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Some Thoughts on Punishment

Have had a few thoughts on punishment recently that I thought I would share....

It started a while ago when I heard a mini debate on the radio about smacking children. Usual sort of arguments but two things stood out for me, which, as ever, have direct analogies with using punishment with horses.

i) people who advocate using punishment often use the argument that it's ok if you don't use it in a fit of emotion/anger. So you use it calmly and in well-defined moments with a clear intent of reducing the likelihood of the behaviour reoccurring in the future. Now obviously I would prefer to see punishment used well than badly and so a certain amount of fore-thought is a good thing. But I also find planning to use punishment, eg smacking children, somewhat chilling. I feel a lot more sympathetic towards someone who lashes out because she has reached the end of her tether, is tired, emotionally-drained etc. If you are in the frame of mind where you are calm and able to train effectively then why not use some other form of training? I am pretty ashamed of myself when I resort to yelling at my boys or dog (luckily for him, Jak is a safe distance from me so doesn't tend to see me when things get bad!) and I normally manage to shock myself into feeling sufficiently guilty to apologise and snap out of it. But it is a sign that I am at rock bottom. But I can't imagine planning to parent like that on a good day - it doesn't work and it's such hard work - fire-fighting everything, rather than setting up situations that can be dealt with positively. And this brings me on to:

ii) punishment works if it is applied with good timing and saliency. Yet despite many people advocating its use (and -R is creeping in here too), I can only think of one trainer I've seen who was really good at it. I've mentioned on here before, watching a training lecture-demo with Arthur Kottas and his timing was absolutely exquisite. He used a level of pressure I disliked intensely but nonetheless, he was a true master of what he was doing and the horse was able to learn quickly how to avoid the pressure. A real contrast with the high profile natural horsemanship trainers whose timing is appalling in comparison. If it is so rare for professionals to be able to use punishment well then isn't it a tad worrying that novices are encouraged to use it? And that's assuming that all the reasons for the "bad behaviour" have been fully addressed first, hmmm, unusual to say the least....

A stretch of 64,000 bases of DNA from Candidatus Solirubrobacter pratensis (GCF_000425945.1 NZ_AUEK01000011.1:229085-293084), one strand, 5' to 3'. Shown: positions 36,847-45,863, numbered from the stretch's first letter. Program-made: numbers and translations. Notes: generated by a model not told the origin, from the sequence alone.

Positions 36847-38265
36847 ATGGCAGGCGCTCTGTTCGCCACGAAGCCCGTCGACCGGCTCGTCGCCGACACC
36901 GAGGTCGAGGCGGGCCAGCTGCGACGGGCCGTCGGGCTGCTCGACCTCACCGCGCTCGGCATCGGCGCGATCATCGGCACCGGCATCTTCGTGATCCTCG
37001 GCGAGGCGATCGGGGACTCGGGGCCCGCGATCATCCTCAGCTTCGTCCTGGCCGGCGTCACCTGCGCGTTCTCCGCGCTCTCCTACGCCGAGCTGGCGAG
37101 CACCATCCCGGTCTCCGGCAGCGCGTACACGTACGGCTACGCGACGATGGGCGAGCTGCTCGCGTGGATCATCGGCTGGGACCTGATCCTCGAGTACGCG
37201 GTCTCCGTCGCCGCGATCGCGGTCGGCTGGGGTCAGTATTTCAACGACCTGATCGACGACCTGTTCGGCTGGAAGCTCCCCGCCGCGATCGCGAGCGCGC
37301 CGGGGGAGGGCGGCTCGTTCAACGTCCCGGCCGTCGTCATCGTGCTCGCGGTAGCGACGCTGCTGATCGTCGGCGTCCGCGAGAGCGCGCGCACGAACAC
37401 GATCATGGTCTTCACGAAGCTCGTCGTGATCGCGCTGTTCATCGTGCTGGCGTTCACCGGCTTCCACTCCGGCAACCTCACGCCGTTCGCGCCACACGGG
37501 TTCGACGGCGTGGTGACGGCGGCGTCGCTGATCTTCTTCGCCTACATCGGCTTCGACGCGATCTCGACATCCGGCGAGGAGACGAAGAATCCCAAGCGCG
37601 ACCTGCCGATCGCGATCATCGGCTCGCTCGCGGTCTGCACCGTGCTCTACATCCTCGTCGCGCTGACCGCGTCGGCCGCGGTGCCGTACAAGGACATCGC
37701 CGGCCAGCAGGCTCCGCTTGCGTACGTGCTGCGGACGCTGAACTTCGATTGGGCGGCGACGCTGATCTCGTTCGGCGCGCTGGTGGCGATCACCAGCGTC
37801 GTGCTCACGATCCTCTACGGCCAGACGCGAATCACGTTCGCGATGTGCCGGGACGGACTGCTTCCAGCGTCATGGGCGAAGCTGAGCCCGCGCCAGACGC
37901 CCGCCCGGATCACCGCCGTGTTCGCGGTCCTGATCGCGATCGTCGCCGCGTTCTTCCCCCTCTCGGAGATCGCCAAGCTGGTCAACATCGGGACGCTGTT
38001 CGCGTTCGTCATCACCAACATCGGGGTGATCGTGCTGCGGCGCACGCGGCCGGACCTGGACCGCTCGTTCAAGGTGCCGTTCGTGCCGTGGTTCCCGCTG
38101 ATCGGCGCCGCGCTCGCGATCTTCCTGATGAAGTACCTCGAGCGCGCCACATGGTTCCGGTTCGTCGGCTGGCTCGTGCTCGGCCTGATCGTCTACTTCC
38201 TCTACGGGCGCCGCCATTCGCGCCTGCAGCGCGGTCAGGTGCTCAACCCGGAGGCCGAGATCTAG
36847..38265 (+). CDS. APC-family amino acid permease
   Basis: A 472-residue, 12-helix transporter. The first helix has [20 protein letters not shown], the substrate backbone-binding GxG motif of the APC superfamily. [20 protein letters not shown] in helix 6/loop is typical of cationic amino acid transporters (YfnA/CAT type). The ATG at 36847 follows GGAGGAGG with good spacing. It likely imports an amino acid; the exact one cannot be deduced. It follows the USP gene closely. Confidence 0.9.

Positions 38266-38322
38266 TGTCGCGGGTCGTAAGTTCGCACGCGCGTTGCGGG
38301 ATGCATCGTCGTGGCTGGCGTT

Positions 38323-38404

iii) and something else that I now find myself thinking about (and this is getting towards a discussion of the whole criminal justice system - hmmm, I think I'll stop here!), if we use punishment then is it with the intention of reducing the likelihood of the behaviour reoccurring or (as I think is more common, albeit inadvertently) as retribution for some misdemeanour? People are always so concerned that the culprit of whatever behaviour "should not be allowed to get away with it". Punishment (contingent or not....) is often excused on the basis of "I only had to hit him once and he never did it again". But so often the behaviour would not necessarily have reoccurred anyhow - children often do things as a one-off and then move on, a horse may have behaved in such a way due to some freak combination of factors. I confess to be a very lazy trainer - waiting and seeing what happens, rather than training anything (even positively), is so often an effective route to take! Why do we always feel the need for retribution, even if it is not likely to be useful as a punisher? I find this particularly chilling in the case of young children - often the adult in a child-adult confrontation is somehow less mature. Yet our egos cannot allow us to feel as though someone, be it human or animal, has "got one over us". And that's probably because it was how we were parented and that was how our parents were parented..... We need to break that cycle.....

One thing I've noticed, and wish I could somehow teach my children/dog, the degree of misdemeanour is much more dependent on how much sleep I got last night or how securely I cling to my hang-ups than how much damage etc was actually caused. The best alternative to punishment I've found so far is not some alternative training but letting go of my hang-ups and worries about "what might happen". It enables me to appear more permissive but actually I find that it is just the equivalent of ignoring the behaviours you don't like and they tend to just peter out.

One final thought about the radio program I listened to, and this comes back to the discussion we had on language not long ago, the advocate for smacking used the word "smacking". The opponent arguing against smacking used the word "hitting". I like little distinctions like that which just say it all....

Copyright Catherine Bell 2012